United States Thursday, January 22, 2015 14:30
USD Initial Jobless Claims (Jan 16)
China Friday, January 23, 2015 02:45
CNY HSBC Manufacturing PMI (Jan)Preliminar
France Friday, January 23, 2015 09:00
EUR Markit Manufacturing PMI (Jan)Preliminar
Germany Friday, January 23, 2015 09:30
EUR Markit Manufacturing PMI (Jan)Preliminar
United Kingdom Friday, January 23, 2015 10:30
GBP Retail Sales (MoM) (Dec)
Canada Friday, January 23, 2015 14:30
CAD Consumer Price Index (YoY) (Dec)
Canada Friday, January 23, 2015 14:30
CAD     Bank of Canada Consumer Price Index Core (YoY) (Dec)



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How can inflation be good for you?

So, the governor of the Bank of England, Mark Carney, is filling his fountain pen, and looking for a stamp.

Now that inflation has fallen to 0.5% on the Consumer Prices Index (CPI) measure, he’s got to write a letter to the chancellor, explaining why inflation has missed the Bank’s target of 2% by more than one percentage point.

But why on earth should he be writing to George Osborne to apologise, when low inflation looks so attractive?

For example, falling oil prices will probably mean that the average British motorist will save around £140 this year. What he or she doesn’t spend on petrol – perhaps £4bn in total – is likely to be spent elsewhere, so boosting the economy in other ways.

So if falling prices are good for individuals and the economy, how can inflation also be beneficial?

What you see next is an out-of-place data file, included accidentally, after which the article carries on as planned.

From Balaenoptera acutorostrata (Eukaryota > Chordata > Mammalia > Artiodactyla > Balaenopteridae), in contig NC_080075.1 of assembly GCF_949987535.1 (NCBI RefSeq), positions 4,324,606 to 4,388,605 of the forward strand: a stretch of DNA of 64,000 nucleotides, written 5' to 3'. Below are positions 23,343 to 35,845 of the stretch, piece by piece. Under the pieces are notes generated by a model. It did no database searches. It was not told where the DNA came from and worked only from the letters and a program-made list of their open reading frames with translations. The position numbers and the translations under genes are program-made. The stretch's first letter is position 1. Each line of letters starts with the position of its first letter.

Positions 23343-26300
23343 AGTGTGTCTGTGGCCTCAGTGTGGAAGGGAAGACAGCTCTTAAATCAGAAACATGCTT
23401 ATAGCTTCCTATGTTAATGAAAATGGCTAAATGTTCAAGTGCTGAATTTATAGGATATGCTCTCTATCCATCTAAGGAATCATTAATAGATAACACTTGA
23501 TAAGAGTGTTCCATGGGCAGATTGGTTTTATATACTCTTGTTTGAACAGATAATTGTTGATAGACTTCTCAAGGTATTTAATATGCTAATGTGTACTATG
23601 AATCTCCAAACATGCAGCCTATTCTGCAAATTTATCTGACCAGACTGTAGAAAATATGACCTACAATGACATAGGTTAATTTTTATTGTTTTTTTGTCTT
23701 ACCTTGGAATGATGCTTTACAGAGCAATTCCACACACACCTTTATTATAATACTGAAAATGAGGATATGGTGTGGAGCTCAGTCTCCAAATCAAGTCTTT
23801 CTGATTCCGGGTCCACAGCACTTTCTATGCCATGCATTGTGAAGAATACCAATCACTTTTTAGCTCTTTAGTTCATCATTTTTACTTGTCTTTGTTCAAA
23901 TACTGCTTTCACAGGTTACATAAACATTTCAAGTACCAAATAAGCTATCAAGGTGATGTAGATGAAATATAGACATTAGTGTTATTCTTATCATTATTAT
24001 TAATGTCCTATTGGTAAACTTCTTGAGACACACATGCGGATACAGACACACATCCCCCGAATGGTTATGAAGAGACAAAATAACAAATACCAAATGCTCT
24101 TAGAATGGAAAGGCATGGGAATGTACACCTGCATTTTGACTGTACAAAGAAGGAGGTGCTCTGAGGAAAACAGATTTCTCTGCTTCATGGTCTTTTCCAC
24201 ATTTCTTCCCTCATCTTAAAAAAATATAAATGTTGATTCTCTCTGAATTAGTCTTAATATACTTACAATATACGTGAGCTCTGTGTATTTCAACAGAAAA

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How does inflation stimulate the economy?

In the example of falling oil prices, the motorist probably doesn’t have much choice as to whether to buy petrol or not. But imagine if the price of the car itself were to start falling. Instead of buying yourself a new car this year, why not buy it next year, when it might be hundreds of pounds cheaper? A little inflation encourages you to buy sooner – and that boosts economic growth.

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Why should borrowers love inflation?

estate agent signs

Anyone with a mortgage or a loan benefits from inflation, as it has the effect of eroding debt. In the 1960s my father bought a house for £11,000. But with inflation peaking at around 13% in the late 70s, his wages were rising fast too – meaning the mortgage repayments were taking an ever smaller share of his income. By contrast, deflation – or falling prices – increases the real value of debts. Not a good place to be.

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What effect does inflation have on wages?

Rising prices make it easier for companies to put up wages. They also give employers the flexibility not to increase wages by as much as inflation, but still offer their staff some sort of rise. In a world of zero inflation some companies might be forced to cut wages.

That would not be good for morale, recruitment or productivity. For most of the last five years inflation has been running ahead of wage rises, but thanks to inflation, wages have also been rising, even if the money doesn’t go as far.

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Why does the government like inflation?


The government has a huge debt, which is getting bigger thanks to a deficit of £90bn. It would dearly love to see that eroded by inflation, which in turn would see its own income rising. As long as there’s a good dose of inflation in the system, tax revenue should go up, even if the economy is stagnant.

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But why is too much inflation bad?

When inflation is too high of course, it is not good for the economy or individuals. Inflation will always reduce the value of money, unless interest rates are higher than inflation. Indeed if inflation falls below 0.5% in the UK, savers will actually get a positive return on their money, and they will be less inclined to spend it.